U.S. & WORLD NEWS

For CEOs, .7 million a year is just middle of the pack

NEW YORK (AP) — Chief executives at the biggest public companies got an 8.5 percent raise last year,...

Former NAACP leader exposed as white faces fraud charges

SPOKANE, Wash. (AP) — A former NAACP leader in Washington state whose life unraveled after she was exposed...

Police: Suspected restaurant gunman had no criminal record

OKLAHOMA CITY (AP) — The man suspected of shooting three people inside an Oklahoma City restaurant before...

Putin says US exit from Iran deal could trigger instability

ST. PETERSBURG, Russia (AP) — Russian President Vladimir Putin warned Friday that the U.S. exit from the...

Explosion at Indian restaurant in Canada wounds 15 people

TORONTO (AP) — An explosion caused by a homemade bomb ripped through an Indian restaurant where children...

Netherlands, Australia hold Russia liable for downing MH17

THE HAGUE, Netherlands (AP) — A day after international prosecutors said they had unequivocal evidence of...

Josh Levs CNN

(CNN) -- One of the deadly Boston Marathon bombs was apparently placed inside a metal pressure cooker and hidden in a backpack, a federal law enforcement official said Tuesday.

A timer was likely used to activate one of the bombs, rather than a cell phone, another law enforcement official said.

Details began to emerge as investigators combed through shreds of evidence in what Boston Police Commissioner Ed Davis called "the most complex crime scene that we've dealt with in the history of our department."

The cordoned off area has been reduced from 15 blocks to 12, he said.

Even the smallest bits of debris could help indicate the bombs' "signature," said a federal law enforcement official who works in the intelligence community.

The two bombs Monday turned a crowded celebration into devastation, killing three people including an 8-year-old boy. More than 170 people were wounded.

The explosives themselves were small, and initial tests showed no C-4 or other high-grade explosive material -- suggesting the packages used in the attack were crude devices, a federal law enforcement official in the intelligence community said.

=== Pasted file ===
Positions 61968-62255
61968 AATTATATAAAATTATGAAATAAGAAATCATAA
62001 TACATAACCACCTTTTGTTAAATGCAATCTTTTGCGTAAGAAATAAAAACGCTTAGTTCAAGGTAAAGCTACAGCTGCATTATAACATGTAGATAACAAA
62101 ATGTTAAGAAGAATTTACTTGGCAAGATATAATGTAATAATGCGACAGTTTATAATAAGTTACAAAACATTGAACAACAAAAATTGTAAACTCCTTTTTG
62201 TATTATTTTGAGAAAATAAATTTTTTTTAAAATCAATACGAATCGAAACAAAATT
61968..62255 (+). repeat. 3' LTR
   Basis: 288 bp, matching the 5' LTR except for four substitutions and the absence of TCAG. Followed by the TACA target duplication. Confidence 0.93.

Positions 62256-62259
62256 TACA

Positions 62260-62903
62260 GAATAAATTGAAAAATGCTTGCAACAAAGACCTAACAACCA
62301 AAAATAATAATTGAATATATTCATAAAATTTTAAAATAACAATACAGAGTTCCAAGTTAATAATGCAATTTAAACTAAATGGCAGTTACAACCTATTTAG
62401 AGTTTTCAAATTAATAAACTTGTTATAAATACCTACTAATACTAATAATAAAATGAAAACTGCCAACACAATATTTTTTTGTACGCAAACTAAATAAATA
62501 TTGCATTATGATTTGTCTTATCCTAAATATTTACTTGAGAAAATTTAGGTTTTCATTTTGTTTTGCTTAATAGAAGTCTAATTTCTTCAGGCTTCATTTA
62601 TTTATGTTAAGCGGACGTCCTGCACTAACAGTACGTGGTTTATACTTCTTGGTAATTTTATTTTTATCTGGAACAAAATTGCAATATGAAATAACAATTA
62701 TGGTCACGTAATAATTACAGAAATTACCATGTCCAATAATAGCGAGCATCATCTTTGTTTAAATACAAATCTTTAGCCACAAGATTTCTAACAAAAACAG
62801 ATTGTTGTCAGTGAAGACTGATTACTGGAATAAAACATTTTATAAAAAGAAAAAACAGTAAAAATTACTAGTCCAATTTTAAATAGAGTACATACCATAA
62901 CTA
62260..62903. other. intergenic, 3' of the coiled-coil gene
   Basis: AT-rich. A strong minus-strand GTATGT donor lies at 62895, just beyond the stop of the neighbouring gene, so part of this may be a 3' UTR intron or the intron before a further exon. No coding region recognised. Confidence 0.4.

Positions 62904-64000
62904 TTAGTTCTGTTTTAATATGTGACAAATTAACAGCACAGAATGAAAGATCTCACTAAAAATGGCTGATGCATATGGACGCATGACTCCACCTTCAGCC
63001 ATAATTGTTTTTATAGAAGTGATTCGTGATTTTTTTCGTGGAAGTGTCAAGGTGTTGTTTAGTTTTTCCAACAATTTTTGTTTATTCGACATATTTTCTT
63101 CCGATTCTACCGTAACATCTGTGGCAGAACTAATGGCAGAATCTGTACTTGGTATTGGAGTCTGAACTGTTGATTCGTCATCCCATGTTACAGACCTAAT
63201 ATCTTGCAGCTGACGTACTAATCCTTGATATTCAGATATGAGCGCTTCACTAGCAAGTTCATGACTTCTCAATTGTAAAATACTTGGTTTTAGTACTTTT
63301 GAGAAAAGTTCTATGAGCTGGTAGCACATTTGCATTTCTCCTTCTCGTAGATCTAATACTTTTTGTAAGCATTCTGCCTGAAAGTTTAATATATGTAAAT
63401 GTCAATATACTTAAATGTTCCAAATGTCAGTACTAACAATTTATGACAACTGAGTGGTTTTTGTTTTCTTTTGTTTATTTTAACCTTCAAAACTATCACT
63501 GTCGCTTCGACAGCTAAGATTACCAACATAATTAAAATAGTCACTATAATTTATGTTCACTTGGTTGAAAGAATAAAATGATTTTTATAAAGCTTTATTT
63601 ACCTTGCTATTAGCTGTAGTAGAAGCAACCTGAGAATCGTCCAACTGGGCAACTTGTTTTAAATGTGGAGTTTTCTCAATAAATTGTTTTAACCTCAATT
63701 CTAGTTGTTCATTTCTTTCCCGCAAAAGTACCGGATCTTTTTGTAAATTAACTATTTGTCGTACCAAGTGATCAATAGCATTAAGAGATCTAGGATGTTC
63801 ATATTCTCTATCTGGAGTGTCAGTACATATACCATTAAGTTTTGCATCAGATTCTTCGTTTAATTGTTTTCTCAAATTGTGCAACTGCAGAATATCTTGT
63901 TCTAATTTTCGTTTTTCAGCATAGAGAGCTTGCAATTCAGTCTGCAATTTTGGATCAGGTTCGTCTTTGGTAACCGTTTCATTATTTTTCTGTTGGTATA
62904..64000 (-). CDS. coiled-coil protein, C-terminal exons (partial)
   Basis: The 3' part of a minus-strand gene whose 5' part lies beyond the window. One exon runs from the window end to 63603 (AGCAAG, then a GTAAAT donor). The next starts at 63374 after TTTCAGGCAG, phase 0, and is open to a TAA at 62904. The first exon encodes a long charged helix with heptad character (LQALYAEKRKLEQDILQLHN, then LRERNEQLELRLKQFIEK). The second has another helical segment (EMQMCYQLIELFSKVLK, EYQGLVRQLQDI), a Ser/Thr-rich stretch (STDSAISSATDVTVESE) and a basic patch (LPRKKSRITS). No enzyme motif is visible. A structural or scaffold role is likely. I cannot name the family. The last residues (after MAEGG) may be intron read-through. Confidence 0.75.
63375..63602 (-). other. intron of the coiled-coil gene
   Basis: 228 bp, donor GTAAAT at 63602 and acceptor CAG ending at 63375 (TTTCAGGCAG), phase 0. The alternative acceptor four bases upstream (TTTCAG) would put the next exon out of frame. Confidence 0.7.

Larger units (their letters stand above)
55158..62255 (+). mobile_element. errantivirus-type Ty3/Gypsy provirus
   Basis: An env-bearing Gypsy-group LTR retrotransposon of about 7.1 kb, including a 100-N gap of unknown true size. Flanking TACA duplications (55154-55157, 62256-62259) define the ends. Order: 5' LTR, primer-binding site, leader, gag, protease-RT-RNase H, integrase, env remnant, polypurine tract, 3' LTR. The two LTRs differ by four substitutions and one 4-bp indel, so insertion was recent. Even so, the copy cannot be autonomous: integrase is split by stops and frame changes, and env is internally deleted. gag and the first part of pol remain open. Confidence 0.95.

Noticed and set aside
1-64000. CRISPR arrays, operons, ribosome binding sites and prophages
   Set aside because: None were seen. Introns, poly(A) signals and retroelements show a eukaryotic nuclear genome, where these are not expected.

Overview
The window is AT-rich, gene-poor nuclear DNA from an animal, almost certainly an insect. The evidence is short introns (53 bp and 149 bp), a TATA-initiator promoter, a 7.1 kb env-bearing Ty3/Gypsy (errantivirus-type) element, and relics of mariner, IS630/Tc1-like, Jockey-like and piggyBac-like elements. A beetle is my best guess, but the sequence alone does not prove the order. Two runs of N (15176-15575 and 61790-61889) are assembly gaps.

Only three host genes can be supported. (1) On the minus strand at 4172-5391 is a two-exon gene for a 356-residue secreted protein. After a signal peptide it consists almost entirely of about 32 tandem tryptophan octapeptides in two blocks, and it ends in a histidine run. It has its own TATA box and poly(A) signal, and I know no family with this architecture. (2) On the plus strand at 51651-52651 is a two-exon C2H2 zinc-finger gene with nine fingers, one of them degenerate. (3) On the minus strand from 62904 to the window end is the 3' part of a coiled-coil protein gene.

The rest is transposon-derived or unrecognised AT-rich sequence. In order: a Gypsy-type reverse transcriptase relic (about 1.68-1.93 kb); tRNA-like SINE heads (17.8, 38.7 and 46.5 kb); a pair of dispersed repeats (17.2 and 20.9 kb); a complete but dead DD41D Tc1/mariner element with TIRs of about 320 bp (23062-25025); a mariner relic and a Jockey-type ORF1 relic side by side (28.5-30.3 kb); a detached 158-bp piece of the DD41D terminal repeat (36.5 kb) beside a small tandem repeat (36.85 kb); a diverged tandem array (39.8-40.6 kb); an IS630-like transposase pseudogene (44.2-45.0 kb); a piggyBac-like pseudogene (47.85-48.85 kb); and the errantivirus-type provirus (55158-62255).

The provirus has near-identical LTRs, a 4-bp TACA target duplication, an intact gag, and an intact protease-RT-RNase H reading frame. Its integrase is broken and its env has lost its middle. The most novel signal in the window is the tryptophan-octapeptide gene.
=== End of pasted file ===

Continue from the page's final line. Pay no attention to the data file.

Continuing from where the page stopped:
Based on the bombs' effects, the devices could have been small enough to be concealed in small bags or boxes, a law enforcement official said. The smoke was consistent with a "low-velocity improvised explosive mixture, perhaps flash powder or sugar chlorate mixture," the official said.

So far, no suspects or motive have been determined.

"We will go to the ends of the Earth to identify the subject or subjects who are responsible for this despicable crime -- and we will do everything we can to bring them to justice," said Richard DesLauriers, the special agent in charge of the FBI's Boston Division.

"Our mission is clear: to bring to justice those responsible... The American public wants answers. The citizens of the city of Boston and the Commonwealth of Massachusetts want and deserve answers."

President Obama said that while it was "an act of terrorism," it's unknown whether the attack was the work of a terrorist group or "a malevolent individual."

Videos to be examined

Authorities have begun to search through huge amounts of video and images from surveillance cameras in the area near the attack. So far, no footage has been spotted showing someone placing the bombs, a law enforcement source said.

Authorities have asked anyone with images from any part of the marathon to share them with police.

"People don't know that they were witnesses -- that they might actually have evidence in their phones or in their cameras," Juliette Kayyem, President Obama's former assistant secretary for homeland security, said on CNN's "Starting Point."

Davis vowed authorities will sift "through every frame of every video."

The FBI is likely issuing subpoenas for records from cell towers in the area to isolate and trace calls from around Copley Square at the time of the blasts, according to a federal law enforcement official.

Doctors believe bombs contained sharp objects

Two doctors overseeing treatment of the injured believe the explosive devices contained nails or similar objects.

Many patients have severe wounds "related to the blast effect of the bomb as well as small metallic fragments that entered their bod," including "pellets" and "nail-like objects," said Dr. George Velmahos, head of trauma care at Massachusetts General Hospital.

A variety of sharp objects were found inside the patients bodies, he said, adding that the bombs probably contained multiple metallic fragments.

Asked whether what was found in the patients' bodies could have come from nearby objects that exploded in the blast, Velmahos said he believes the materials were likely part of the explosive devices.